How do you develop better working relationships with your colleagues in school?
A culture of good feedback is essential for any school.
But candid feedback can be dramatic and destructive when done badly so we need a model of what good feedback looks and sounds like.
Kim Scott has a model worth knowing about and this is a management philosophy called ‘radical candor’ (‘candour’ for English readers).
Radical candor is caring personally and challenging directly by giving kind, clear, sincere and specific feedback and guidance. It basically means saying what you really think.
This is about communicating opinions, thoughts and ideas….honestly.
Scott offers the following framework:
These are labels for behaviour and you might recognise them in your own workplace when it comes to feeding back.
- Obnoxious Aggression is what happens when you challenge but don’t care. It’s praise that doesn’t feel sincere or criticism that isn’t delivered kindly.
- Ruinous Empathy is what happens when you care but don’t challenge. It’s praise that isn’t specific enough to help the person understand what was good or criticism that is sugarcoated and unclear.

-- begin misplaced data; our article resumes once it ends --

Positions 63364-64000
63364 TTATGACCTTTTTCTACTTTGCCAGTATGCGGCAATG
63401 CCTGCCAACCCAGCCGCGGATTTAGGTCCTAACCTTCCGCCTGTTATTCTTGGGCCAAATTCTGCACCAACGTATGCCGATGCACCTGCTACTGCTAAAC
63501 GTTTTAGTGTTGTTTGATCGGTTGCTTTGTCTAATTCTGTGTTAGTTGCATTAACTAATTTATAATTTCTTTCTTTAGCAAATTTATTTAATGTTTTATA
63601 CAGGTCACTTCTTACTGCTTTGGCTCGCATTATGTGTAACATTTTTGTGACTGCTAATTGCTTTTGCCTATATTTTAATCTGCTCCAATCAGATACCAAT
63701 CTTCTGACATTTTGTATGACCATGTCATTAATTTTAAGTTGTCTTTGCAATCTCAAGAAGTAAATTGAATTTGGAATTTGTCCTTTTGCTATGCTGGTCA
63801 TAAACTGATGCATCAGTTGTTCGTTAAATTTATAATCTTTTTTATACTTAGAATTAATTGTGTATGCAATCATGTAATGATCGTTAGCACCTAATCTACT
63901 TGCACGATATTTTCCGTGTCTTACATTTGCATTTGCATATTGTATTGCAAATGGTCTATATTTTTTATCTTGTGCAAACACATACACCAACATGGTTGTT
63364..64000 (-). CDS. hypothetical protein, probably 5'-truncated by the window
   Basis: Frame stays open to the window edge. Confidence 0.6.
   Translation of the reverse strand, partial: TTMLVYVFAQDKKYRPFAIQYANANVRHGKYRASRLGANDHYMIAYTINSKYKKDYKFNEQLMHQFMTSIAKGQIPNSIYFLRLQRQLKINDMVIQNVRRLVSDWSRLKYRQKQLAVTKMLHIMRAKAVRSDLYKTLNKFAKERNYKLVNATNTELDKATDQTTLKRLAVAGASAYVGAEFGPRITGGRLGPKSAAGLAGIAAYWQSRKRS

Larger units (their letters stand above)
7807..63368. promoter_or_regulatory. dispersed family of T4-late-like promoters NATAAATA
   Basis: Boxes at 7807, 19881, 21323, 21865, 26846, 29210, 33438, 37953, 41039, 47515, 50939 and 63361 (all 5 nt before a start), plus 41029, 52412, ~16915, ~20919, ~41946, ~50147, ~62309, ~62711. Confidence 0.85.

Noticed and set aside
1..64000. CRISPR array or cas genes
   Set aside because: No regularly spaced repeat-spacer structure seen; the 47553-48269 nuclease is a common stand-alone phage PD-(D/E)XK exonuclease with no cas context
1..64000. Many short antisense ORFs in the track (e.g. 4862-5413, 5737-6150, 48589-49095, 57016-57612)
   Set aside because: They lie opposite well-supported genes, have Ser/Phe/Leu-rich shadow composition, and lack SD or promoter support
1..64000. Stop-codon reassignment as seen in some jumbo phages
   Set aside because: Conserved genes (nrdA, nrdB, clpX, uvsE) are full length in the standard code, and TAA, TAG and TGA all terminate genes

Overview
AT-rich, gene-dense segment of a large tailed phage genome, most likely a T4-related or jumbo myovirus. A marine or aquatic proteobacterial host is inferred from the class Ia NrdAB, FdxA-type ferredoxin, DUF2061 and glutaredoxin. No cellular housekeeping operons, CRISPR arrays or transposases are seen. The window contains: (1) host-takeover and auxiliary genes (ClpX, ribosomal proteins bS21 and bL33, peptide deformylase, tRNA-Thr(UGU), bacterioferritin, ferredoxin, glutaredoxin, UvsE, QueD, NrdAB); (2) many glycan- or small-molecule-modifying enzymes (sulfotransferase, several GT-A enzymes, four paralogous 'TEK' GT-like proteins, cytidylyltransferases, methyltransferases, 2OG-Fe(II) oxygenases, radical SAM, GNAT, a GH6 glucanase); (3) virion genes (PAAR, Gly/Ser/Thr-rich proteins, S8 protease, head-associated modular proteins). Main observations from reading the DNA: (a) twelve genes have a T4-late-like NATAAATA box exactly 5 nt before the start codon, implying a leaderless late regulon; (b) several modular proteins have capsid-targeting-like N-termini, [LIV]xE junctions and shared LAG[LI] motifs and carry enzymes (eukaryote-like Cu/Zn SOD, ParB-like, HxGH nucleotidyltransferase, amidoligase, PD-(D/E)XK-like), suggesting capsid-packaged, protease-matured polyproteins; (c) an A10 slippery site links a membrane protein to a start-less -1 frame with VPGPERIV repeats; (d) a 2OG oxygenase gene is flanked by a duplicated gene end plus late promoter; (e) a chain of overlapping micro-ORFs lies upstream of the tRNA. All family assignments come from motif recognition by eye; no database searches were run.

- Manipulative Insincerity is what happens when you neither care nor challenge. It’s praise that is non-specific and insincere or criticism that is neither clear nor kind.
Scott says that when it comes to being candid then we need to say what we think and do it with care and to be non-judgmental.
She says that using phrases like “Keep it professional” or “don’t take this personally” are just insulting because they deny the truth that we are human beings with feelings, and our work is a personal expression of our identity.
The best school leaders make time for real conversations by getting to know their staff at a human level.
They realise that when they actually care about the whole person with their whole self, then they can have a relationship.
Some leaders already do this and they do it well so being candid in the way described above isn’t all that radical at all but part and parcel of what they do as a human-facing leader. They are sincere and direct and don’t go round the houses, belittle or adopt a phony professionalism that avoids the person.
Feedback is about being frank and doing it with a human heart not a corporate one.
So when it comes to feedback, you just need to be more ‘Frank’ and that shouldn’t be radical at all.